EAST WINDSOR, Conn. (WGGB) — As Connecticut residents work to clean up from Monday’s tornado, Gov. Dannel Malloy has announced that tobacco farmers may be eligible for assistance.
Fun time camp at Sports World was back up and running as usual on Tuesday, thanks largely to quick thinking director Kathy Russuto, who got 30 kids out from a dome that collapsed as the tornado touched town in East Windsor Monday.
“Every camper came back today. We recieved a thank you cake, another family sent in donuts, they’re very appreciative. The kids are excited to be back. No one seemed too worried,” says Russotto.
Some folks in Windsor Locks and East Windsor have a longer clean up ahead than others.
What the tornado left in it’s path varying from street to street, which is why Conn. Governor Dannel Malloy visited families to see firsthand what Monday’s tornado left behind and if anyone can qualify for state aid.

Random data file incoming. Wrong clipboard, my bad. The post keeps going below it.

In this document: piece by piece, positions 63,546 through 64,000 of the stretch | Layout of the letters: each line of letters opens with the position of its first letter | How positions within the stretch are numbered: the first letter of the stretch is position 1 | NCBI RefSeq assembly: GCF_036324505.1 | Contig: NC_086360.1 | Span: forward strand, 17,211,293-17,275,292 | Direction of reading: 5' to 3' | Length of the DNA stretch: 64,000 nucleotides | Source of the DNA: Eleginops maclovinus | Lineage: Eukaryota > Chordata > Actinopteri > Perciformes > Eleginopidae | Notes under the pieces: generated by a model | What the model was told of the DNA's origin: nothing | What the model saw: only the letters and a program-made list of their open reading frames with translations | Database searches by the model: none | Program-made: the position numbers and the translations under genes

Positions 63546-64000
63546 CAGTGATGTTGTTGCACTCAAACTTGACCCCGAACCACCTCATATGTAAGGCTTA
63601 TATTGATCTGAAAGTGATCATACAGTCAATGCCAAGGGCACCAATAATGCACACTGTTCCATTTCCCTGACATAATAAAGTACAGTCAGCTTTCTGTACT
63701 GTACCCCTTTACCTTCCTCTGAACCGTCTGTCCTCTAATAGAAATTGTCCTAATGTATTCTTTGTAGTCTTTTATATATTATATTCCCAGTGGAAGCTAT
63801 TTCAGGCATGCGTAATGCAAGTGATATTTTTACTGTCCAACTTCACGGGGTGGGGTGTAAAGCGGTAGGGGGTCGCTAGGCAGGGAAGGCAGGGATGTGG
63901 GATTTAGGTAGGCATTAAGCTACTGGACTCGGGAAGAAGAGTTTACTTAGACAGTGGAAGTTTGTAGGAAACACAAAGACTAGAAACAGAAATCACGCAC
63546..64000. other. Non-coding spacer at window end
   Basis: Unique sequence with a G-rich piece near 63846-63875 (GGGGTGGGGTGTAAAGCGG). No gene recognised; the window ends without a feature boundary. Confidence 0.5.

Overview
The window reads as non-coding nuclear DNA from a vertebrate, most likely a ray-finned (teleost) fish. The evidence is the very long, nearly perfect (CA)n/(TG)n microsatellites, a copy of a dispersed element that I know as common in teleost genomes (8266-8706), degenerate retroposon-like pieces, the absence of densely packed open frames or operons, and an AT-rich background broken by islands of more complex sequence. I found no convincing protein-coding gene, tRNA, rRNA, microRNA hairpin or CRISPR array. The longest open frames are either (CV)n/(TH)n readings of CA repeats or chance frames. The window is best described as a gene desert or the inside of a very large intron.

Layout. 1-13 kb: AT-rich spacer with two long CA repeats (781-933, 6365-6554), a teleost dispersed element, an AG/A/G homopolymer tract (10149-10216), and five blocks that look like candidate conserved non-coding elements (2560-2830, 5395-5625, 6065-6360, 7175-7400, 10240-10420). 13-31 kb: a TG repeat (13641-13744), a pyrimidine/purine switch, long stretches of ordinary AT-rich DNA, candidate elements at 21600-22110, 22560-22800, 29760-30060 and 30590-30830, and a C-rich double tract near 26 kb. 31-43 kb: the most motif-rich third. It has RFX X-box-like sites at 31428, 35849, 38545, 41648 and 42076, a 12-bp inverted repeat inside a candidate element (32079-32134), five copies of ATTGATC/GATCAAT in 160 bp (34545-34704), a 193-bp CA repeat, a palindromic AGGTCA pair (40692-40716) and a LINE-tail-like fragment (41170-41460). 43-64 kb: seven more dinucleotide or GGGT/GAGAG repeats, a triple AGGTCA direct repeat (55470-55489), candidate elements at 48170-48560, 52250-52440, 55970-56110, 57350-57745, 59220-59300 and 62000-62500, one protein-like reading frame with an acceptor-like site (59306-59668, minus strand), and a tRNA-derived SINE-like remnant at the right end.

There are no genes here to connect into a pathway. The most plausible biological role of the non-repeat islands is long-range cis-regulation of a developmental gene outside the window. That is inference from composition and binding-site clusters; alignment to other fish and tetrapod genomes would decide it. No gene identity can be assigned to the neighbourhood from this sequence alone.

“We’ll see whether we meet any of the standards, but, honestly, we’ve been through this a couple of times already. A lot of this is going to be covered on people’s homeowner policies. Municipalities are going to have extra work in order to remove, chip, get rid of for a little while,” says Malloy.
Authorities keep stressing how remarkable it is that none of the debris here from Sports World injured anyone on I-91 just behind me and East Windsor Chief Edwawrd Demarco attributes preparedness to some of that success.
“There have been recent initiatives in the state of Connecticut including drills over the past year. The system worked very well, including the notification we recieved as well as the EMS system. It was second nature to us,” Demarco adds.
It’s still to early to estimate how much the total clean up will cost, but independent contractors think it’ll take weeks to clean everything up.
Gov. Malloy’s office has announced that $5 million in aid is available for the state’s weather damaged farms. For more information or to apply, you can CLICK HERE.